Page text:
Last fall I returned from a deer hunt in SW North Dakota where we were filming for Bucks of Tecomate. The location I was hunting had been hit the year before by Epizootic Hemorrhagic Disease (EHD) and unknown to me I was going to be in for a crash course in what this fatal disease is. Although many people refer to EHD as Blue Tongue, it’s important to realize these two diseases are anti-genetically different. Very similar clinical signs but truly classified differently.
Let’s start with how this EHD impacted our hunt. When we arrived we were informed that this area had been hit 100 miles by 100 miles with the disease. Although it had minimal impact on the does and fawns last year, it practically wiped out the mature bucks. Even as we walked the fields during this hunt, we often found remains from the previous year near water sources. When we film for Bucks of Tecomate we are pursuing mature bucks, which is hard enough on its own. I realized I was in for a massive challenge on this hunt, now knowing as much as 75 percent of their mature bucks had likely been stricken by EHD the year before.
Despite the results of this hunting trip, I thought it would be beneficial to explain what is EHD. This disease has picked up traction over the years and more states are being hit with it. EHD occurs when the deer have a lack of oxygen in the blood, causing hemorrhaging. It happens in almost an epidemic nature, so if you find a deer that has fallen victim to this, there will be more. It is a disease that tends to on-set in mid to late summer and it’s most common transmission and development is from biting flies or midge. Once this disease has attacked the herd, usually a hard freeze is required to stop the damage and eliminate the transmission through flies. It does have other avenues of transmission but the biting flies tend to cause the most damage.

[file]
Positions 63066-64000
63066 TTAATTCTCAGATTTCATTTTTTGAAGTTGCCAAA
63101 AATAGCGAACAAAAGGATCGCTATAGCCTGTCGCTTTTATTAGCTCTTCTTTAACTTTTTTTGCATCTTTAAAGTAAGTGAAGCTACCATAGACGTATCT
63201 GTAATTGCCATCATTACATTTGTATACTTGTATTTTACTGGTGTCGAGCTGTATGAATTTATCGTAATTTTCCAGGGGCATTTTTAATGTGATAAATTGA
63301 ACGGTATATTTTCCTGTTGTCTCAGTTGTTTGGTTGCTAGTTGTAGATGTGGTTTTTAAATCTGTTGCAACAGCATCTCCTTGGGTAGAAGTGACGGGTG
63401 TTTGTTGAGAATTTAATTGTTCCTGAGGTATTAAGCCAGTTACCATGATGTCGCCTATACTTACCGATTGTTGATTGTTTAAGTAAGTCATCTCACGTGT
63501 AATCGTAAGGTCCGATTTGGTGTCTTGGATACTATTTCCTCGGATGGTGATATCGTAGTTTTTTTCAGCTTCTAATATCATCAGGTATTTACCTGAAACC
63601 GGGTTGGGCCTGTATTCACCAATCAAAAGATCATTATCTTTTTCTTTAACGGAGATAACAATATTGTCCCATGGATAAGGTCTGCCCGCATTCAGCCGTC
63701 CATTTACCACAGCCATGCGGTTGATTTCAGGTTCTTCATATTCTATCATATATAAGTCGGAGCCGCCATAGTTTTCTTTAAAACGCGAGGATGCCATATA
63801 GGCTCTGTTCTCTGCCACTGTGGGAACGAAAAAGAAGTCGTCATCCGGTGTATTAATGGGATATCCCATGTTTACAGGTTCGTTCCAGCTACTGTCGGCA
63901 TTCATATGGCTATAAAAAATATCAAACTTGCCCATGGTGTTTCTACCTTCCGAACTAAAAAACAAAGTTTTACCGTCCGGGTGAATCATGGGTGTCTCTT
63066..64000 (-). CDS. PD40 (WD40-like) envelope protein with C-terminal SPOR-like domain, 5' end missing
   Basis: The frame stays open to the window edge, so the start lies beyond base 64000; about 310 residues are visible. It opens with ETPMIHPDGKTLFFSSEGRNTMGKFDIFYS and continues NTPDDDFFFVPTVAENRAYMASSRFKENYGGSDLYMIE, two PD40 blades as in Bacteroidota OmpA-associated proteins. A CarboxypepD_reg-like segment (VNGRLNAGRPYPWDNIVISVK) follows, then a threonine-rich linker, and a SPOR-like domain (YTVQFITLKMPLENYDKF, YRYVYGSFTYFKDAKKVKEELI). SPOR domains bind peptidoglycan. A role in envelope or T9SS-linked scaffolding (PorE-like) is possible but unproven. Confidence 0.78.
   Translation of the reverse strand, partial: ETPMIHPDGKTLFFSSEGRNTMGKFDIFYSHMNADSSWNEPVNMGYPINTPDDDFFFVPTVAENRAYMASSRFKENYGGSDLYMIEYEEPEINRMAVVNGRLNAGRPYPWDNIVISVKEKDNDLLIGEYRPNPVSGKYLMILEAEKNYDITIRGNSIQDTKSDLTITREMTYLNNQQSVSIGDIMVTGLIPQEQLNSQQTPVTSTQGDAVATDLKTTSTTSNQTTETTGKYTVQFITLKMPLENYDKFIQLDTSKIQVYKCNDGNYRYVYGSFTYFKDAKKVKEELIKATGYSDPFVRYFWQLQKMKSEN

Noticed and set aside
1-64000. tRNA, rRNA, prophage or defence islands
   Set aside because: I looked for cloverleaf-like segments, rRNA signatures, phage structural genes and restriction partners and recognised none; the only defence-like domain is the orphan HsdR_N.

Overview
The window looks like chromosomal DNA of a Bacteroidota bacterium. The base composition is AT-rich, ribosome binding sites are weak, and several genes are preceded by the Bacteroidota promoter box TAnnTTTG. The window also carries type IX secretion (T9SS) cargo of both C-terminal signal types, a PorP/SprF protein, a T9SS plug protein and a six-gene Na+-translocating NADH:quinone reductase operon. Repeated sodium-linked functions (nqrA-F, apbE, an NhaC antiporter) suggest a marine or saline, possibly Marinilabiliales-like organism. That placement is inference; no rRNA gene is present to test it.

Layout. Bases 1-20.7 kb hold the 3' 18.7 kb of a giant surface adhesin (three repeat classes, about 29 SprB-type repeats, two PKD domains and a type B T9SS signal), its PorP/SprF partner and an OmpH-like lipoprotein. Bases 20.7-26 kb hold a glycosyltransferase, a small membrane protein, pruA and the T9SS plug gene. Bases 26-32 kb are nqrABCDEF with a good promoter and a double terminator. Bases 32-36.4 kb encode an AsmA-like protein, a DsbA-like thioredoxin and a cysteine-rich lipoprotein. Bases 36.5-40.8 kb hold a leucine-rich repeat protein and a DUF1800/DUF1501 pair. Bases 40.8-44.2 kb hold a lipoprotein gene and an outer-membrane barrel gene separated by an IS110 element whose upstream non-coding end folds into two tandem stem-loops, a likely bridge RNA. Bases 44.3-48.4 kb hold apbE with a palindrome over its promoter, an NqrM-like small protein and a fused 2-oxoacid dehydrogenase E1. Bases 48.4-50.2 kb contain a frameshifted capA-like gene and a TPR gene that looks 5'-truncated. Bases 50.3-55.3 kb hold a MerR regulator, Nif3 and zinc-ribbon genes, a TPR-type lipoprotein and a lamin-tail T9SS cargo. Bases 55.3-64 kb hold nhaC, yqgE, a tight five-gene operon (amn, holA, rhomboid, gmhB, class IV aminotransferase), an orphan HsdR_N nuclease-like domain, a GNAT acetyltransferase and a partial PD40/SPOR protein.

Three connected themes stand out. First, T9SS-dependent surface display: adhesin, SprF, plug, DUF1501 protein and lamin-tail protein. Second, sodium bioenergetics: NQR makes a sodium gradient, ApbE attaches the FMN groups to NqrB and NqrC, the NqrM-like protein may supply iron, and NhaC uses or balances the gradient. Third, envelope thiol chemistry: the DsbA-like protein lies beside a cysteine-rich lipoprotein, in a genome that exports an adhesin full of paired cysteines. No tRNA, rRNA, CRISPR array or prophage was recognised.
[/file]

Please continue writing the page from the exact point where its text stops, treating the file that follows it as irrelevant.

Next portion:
So how do you know if this disease has hit your area? The most common signs are when you see deer losing their appetite and possibly fear for man. They will grow progressively weaker and salivate excessively. Deer will run a substantially high fever, which forces them to water, usually lying in the water to try and bring their temperature down. Deer susceptible to EHD will develop signs within 7 days of exposure and it becomes fatal in many cases within 36 hours from that point.
So what can you do if you witness the signs? Unfortunately, there is no effective treatment for EHD or Blue Tongue. Although a vaccine could be created, it becomes very impractical to try and administer. It is always important to get your Department of Natural Resources (DNR) involved if you identify the symptoms or find a deceased deer in or near water ways. This allows the DNR to track the disease and depending on the impact may allow them to account for this when they conduct their census, which affects deer tags. If the deer herd is hit significantly, it is very important the DNR is allowed to manage this in the years to come, and keep the overall herd healthy.
My hope with this article is to create awareness for this disease and share some knowledge on it without getting too scientific as I know that can get boring. Don’t forget to keep an eye out for this and keep your DNR aware if you see signs.
Posted by Terry Sedivec